Metropolitan Redevelopment Agency

The Metropolitan Redevelopment Agency promotes redevelopment (both housing and commercial) in distressed neighborhoods.

This is accomplished through strategic planning, creating Metropolitan Redevelopment Areas, working with community groups and leaders to establish their priorities, purchasing property for projects that can act as an anchor for other new development in the area, issuing Requests for Proposals to develop the City owned property and then setting up public/private partnerships where the private sector is the developer.

    Metropolitan Redevelopment Areas

    Metro Development Agency 1For access to detailed, interactive, online information for designated Metropolitan Redevelopment areas please check the City of Albuquerque's GIS website.

    Metropolitan Redevelopment Areas


      Albuquerque's Metropolitan Redevelopment Agency is responsible for infill development in established Metropolitan Redevelopment Areas (MRAs), and in accordance with the Centers and Corridors approach to development outlined in the Comprehensive Plan and the City of Albuquerque's goals. The Centers and Corridors concept provides a rational framework for the efficient allocation of public and private resources, concentrating on land uses for greater efficiency, stability, image, diversity and control. MRAs and Centers and Corridors are the areas where problems caused by lack of investment and deterioration have created the need for special intervention on the part of the City. The Metropolitan Redevelopment Agency promotes the development of neighborhoods through housing and commercial revitalization. To accomplish these goals, we work closely with community organizations, neighborhood organizations and developers. The Agency utilizes resources of the Metropolitan Redevelopment Fund and Federal Community Development Block Grants, as well as other funds that include local and state capital funds.

      A major impediment to restoring sites to their former economic usefulness can be environmental issues. Whether real or perceived, older neighborhoods suffer from blighted conditions caused by properties that have deteriorated to a point that they are too costly to redevelop. The City's Brownfields program is aimed at identifying and remediating environmental contamination on project sites, such as Old Albuquerque High School, the Bell Trading Post and the Hyder Property, as part of the redevelopment process. The program is ongoing and funded by grants from the U.S. Environmental Protection Agency (EPA).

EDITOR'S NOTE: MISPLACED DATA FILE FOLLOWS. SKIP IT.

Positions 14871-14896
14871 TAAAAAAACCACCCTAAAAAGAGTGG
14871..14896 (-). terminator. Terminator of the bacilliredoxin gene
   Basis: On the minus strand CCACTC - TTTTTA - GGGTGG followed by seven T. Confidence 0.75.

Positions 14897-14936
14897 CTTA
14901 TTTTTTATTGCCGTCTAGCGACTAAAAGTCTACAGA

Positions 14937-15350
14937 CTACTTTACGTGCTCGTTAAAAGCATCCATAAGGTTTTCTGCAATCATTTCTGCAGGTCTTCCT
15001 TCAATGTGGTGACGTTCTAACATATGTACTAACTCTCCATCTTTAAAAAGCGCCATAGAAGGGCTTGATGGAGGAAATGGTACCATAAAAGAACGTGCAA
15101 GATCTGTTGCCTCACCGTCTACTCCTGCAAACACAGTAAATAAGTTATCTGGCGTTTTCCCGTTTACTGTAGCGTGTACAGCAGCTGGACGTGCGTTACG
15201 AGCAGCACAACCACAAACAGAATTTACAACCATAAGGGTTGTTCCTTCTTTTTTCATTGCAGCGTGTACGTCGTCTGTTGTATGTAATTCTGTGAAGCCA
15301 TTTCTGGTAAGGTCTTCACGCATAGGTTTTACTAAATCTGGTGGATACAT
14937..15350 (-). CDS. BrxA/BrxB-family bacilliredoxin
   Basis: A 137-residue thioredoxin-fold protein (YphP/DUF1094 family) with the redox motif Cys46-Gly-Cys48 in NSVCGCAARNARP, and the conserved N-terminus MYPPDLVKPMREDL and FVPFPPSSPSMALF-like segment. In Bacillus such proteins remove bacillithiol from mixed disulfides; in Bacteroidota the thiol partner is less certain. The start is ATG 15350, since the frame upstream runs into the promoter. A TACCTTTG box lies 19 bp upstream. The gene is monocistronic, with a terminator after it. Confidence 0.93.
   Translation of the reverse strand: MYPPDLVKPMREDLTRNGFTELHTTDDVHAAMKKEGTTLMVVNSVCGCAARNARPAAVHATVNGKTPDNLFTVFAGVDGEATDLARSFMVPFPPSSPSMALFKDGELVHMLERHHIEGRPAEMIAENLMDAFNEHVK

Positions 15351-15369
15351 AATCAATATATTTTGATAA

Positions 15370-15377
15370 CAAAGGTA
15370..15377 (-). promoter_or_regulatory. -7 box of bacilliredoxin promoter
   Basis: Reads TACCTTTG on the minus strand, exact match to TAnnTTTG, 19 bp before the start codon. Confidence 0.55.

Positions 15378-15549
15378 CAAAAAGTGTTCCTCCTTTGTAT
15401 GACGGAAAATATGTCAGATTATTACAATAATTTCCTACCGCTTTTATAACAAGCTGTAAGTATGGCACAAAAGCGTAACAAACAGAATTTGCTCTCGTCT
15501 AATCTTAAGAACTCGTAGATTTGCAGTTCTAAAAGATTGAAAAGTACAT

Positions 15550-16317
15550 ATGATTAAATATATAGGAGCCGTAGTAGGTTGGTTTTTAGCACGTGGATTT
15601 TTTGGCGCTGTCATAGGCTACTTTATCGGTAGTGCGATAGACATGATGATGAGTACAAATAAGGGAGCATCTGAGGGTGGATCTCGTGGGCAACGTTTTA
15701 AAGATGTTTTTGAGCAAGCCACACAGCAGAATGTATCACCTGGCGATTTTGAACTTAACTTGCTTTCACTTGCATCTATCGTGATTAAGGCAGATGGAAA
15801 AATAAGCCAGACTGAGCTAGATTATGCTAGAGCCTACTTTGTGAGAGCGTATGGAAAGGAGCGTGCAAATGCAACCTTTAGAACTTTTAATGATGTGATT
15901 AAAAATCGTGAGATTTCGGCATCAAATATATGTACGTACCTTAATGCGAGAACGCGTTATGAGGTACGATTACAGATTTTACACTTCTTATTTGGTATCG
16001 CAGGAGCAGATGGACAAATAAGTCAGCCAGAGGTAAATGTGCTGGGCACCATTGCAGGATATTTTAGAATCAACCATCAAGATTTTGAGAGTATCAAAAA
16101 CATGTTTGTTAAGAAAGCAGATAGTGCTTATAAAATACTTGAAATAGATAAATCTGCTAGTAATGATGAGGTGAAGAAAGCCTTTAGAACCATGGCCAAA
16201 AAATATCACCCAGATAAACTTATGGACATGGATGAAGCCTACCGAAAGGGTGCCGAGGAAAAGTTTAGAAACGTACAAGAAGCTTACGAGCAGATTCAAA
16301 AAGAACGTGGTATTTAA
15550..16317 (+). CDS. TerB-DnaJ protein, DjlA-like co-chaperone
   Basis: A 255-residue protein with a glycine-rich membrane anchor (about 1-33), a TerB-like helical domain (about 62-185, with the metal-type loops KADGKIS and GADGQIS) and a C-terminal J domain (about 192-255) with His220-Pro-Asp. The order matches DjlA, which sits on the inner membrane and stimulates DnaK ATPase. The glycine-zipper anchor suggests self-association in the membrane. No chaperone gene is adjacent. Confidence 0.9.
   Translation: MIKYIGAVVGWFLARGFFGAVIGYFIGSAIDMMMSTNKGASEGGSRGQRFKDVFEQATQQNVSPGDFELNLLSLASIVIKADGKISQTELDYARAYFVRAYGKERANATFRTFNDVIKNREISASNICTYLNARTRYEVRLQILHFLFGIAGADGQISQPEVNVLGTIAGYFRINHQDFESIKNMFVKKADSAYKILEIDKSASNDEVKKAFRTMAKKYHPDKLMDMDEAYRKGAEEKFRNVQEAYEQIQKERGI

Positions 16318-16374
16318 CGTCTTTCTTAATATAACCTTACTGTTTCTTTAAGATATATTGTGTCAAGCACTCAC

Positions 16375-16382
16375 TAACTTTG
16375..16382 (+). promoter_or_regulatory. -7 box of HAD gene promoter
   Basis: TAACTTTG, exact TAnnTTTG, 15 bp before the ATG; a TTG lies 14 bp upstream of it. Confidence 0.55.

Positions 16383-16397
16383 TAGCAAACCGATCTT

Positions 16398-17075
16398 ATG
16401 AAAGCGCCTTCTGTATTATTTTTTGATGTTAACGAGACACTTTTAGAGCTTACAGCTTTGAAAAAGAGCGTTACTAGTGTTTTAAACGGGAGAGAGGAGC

Redevelopment Process

      When a municipality has complied with the provisions of the Redevelopment Law [3-60A-5 to 3-60A-14 to 3-60A-18 NMSA1978] concerning public hearing and designation of an area as a metropolitan redevelopment area, it may prepare a metropolitan redevelopment plan; however, prior to final consideration of the plan by the local governing body, the plan shall be the subject of at least one public hearing held by the mayor or his designee, or the municipal planning commission, at which time comments from the public as a whole can be gathered and considered by the municipality in its preparation of the final plan.

      The local governing body shall hold a public hearing on a metropolitan redevelopment plan or substantial modification of an approved plan after public notice thereof by publication in a newspaper having a general circulation in the area of operation of the municipality. The notice shall describe the time, date place and purpose of the hearing, shall generally identify the area covered by the plan and shall outline the general scope of the of the metropolitan redevelopment project under consideration. Prior to the public hearing on this matter, notice of the public hearing shall be mailed by first class mail to the owners of real property in the metropolitan redevelopment . The mailing shall be to the owner's address as shown on the records of the county treasurer. If the notice by first class mail to the owner is returned undelivered the municipality shall attempt to discover the owner's most recent address and shall re-mail the notice by certified mail, return receipt requested, to the address.

      Following the public hearing, the local governing body may approve a metropolitan redevelopment plan if it finds that:

      • The proposed activities will aid in the elimination or prevention of slum or blight, or the conditions which lead the the development of slum;
      • A feasible method is included in the plan to provide individuals and families who occupy residential dwellings in the metropolitan redevelopment area, and who may be displaced by the proposed activities, with decent, safe and sanitary dwelling accommodations within their means and without undue hardship to such individuals and families;
      • The plan conforms to the general plan for the municipality as a whole;
      • The plan affords maximum opportunity consistent with the needs of the community for the rehabilitation or redevelopment of the area by private enterprise or persons, and the objectives of the plan justify the proposed activities as public purposes and needs.

      A metropolitan redevelopment plan may be modified at any time; however, if the plan is modified after the lease or sale by the municipality of real property in the project area, the modification shall be subject to any rights at law or in equity a lessee or purchaser , or his successors in interest, may be entitled to assert. Any proposed modification which will substantially change the plan as previously approved by the local governing body shall be subject to the requirements of this section, including the requirement of a public hearing, before it may be approved.